The power of graphs to model connected data arises when we start *walking* our graphs.

Mathematically, a walk is a sequence of vertices (*v _{1}*,

*v*…

_{2 }*v*,

_{n-1}*v*) where each vertex

_{n}*v*is a member of the graph’s vertex set, and each pair of vertices (

_{x}*v*,

_{x}*v*) in the sequence is a member of the graph’s edge set.

_{x+1}Visually, a walk is found by placing a pencil on one of the dots on a graph diagram, and tracing along a line to another dot, then repeating the process.

When we come to look at graph databases, we will focus on ‘traversing’ them by walking along their edges.

## Adjacency

As well as a diagram, we can represent a graph with an adjacency matrix. Consider the graph *V* = {*1*,*2*,*3*,*4*}, E = {{*1*,*2*},{*1*,*3*},{*1*,*4*},{*2*,*3*},{*3*,*4*}}. We can draw this graph like this:

We can also create an adjacency matrix where *A _{ij}* is 1 if {

*i*,

*j*} ∈

*E*and 0 otherwise.

⎛0 1 1 1⎞ A = ⎜1 0 0 1⎟ ⎜1 0 0 1⎟ ⎝1 1 1 0⎠

The top row shows how many edges there are between *1* and each vertex: none to itself, one to *2*, one to *3* and one to *4*.

We can easily find the deg *v* by taking the sum of the corresponding row or column. We can see at a glance that the deg *1* = 3.

By multiplying an adjacency matrix by itself, we can find how many two-edge walks exist between any two vertices:

⎛0 1 1 1⎞ ⎛0 1 1 1⎞ ⎛3 1 1 2⎞ A² = ⎜1 0 0 1⎟ x ⎜1 0 0 1⎟ = ⎜1 2 2 1⎟ ⎜1 0 0 1⎟ ⎜1 0 0 1⎟ ⎜1 2 2 1⎟ ⎝1 1 1 0⎠ ⎝1 1 1 0⎠ ⎝2 1 1 3⎠

We can check that there are three two-edge walks between *1* and *1* {(*1*,*2*,*1*),(*1*,*3*,*1*),(*1*,*4*,*1*)}, one between *1* and *2* {(*1*,*4*,*2*)}, one between *1* and *3* {(*1*,*4*,*3*)} and two between *1* and *4* {(*1*,*2*,*4*),(*1*,*3*,*4*)}.

We can continue this trick for three-edge walks:

⎛0 1 1 1⎞ ⎛0 1 1 1⎞ ⎛0 1 1 1⎞ ⎛4 5 5 5⎞ A³ = ⎜1 0 0 1⎟ x ⎜1 0 0 1⎟ x ⎜1 0 0 1⎟ = ⎜5 2 2 5⎟ ⎜1 0 0 1⎟ ⎜1 0 0 1⎟ ⎜1 0 0 1⎟ ⎜5 2 2 5⎟ ⎝1 1 1 0⎠ ⎝1 1 1 0⎠ ⎝1 1 1 0⎠ ⎝5 5 5 4⎠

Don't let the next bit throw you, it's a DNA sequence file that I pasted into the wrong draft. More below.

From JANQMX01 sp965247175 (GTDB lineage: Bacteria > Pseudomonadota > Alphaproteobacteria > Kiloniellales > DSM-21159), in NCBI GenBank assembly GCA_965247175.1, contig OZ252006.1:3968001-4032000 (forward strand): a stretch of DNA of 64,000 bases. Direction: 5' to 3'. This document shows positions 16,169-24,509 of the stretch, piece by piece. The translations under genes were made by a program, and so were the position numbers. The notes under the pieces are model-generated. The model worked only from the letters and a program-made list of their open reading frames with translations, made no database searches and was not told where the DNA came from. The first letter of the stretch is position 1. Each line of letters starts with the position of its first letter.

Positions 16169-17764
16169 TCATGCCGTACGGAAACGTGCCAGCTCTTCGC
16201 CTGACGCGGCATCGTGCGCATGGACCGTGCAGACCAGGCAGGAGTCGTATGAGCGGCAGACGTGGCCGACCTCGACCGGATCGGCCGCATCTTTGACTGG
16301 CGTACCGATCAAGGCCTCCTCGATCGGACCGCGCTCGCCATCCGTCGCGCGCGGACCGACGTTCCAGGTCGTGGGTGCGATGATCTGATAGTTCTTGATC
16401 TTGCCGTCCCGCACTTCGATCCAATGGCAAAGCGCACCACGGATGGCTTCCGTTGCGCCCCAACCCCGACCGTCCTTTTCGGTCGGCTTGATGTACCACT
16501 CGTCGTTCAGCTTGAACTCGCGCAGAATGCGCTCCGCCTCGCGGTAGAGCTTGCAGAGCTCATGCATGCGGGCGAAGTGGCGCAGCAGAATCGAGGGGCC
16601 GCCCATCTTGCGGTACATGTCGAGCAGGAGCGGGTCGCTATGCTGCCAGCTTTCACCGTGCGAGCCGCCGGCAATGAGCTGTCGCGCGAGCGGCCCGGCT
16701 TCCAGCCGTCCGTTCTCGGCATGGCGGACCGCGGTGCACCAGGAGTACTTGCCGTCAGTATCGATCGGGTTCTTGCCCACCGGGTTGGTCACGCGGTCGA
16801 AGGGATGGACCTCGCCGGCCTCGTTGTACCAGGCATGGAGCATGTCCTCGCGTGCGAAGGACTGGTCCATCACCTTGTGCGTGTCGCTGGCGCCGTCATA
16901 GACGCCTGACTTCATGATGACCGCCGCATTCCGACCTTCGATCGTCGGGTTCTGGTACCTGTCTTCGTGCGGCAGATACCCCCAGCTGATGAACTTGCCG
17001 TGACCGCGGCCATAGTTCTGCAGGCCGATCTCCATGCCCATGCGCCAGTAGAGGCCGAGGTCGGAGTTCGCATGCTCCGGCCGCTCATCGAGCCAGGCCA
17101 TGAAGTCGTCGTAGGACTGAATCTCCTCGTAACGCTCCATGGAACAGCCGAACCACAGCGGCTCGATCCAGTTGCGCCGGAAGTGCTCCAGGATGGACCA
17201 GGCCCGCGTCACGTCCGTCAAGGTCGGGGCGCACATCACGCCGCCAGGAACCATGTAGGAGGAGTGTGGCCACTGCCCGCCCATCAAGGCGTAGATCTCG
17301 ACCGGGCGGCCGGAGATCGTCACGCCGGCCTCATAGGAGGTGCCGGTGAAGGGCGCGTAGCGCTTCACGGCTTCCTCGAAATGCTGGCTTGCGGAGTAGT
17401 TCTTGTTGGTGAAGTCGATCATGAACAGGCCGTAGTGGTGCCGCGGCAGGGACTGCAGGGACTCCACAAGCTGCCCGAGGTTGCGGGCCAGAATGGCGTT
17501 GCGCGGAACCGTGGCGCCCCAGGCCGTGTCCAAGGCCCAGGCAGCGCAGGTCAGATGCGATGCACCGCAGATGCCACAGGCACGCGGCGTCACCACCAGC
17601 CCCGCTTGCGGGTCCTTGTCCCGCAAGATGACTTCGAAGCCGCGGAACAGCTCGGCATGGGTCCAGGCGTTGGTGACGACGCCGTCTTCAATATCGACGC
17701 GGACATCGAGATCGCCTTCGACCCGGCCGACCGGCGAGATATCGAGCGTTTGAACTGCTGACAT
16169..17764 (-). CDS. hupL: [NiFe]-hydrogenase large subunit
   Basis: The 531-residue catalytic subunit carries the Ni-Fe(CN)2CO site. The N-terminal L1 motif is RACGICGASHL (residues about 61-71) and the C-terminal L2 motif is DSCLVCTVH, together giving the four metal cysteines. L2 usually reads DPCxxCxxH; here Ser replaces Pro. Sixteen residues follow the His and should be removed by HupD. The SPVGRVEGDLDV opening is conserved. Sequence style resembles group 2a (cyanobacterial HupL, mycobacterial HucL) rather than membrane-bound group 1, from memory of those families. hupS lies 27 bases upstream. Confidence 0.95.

Again we can check that there are four three-edge walks between *1* and *1*: {(*1*,*2*,*4*,*1*),(*1*,*3*,*4*,*1*),(*1*,*4*,*2*,*1*),(*1*,*4*,*3*,*1*)}, five between *1* and *2*: {(*1*,*2*,*1*,*2*),(*1*,*2*,*4*,*2*),(*1*,*3*,*1*,*2*),(*1*,*3*,*4*,*2*),(*1*,*4*,*1*,*2*)}, five between *1* and *3*: {(*1*,*2*,*1*,*3*),(*1*,*2*,*4*,*3*),(*1*,*3*,*1*,*3*),(*1*,*3*,*4*,*3*),(*1*,*4*,*1*,*3*)} and five between *1* and *4*: {(*1*,*2*,*1*,*4*),(*1*,*3*,*1*,*4*),(*1*,*4*,*1*,*4*),(*1*,*4*,*2*,*4*),(*1*,*4*,*3*,*4*)}.

In general the matrix *Aⁿ* shows us how many n-edge walks there are between each pair of vertices.

We can perform the same trick for multigraphs and digraphs:

Here is the quiver *V* = {*1*,*2*,*3*,*4*}, *E *= {(*1*,*2*),(*1*,*3*),(*1*,*3*),(*1*,*4*),(*2*,*4*),(*2*,*4*),(*3*,*4*),(*4*,*4*)}:

Here is its adjacency matrix:

⎛0 1 2 1⎞ A = ⎜0 0 0 2⎟ ⎜0 0 0 1⎟ ⎝0 0 0 1⎠

Here are the next two *n*-edge walk matrices:

⎛0 0 0 5⎞ A² = ⎜0 0 0 2⎟ ⎜0 0 0 1⎟ ⎝0 0 0 1⎠

⎛0 0 0 5⎞ A³ = ⎜0 0 0 2⎟ ⎜0 0 0 1⎟ ⎝0 0 0 1⎠

We can also add these matrices:

⎛0 1 2 11⎞ A + A² + A³ = ⎜0 0 0 6⎟ ⎜0 0 0 3⎟ ⎝0 0 0 3⎠

This matrix tells us that from *1* to *4* there are eleven walks of no more than three edges.

Adjacency matrices can give us a useful way to reason about graphs without having to traverse every walk.

## Conclusion

These concepts give us the basic tools for working with graph databases. In future posts I will look at how we can put them to work to model domains.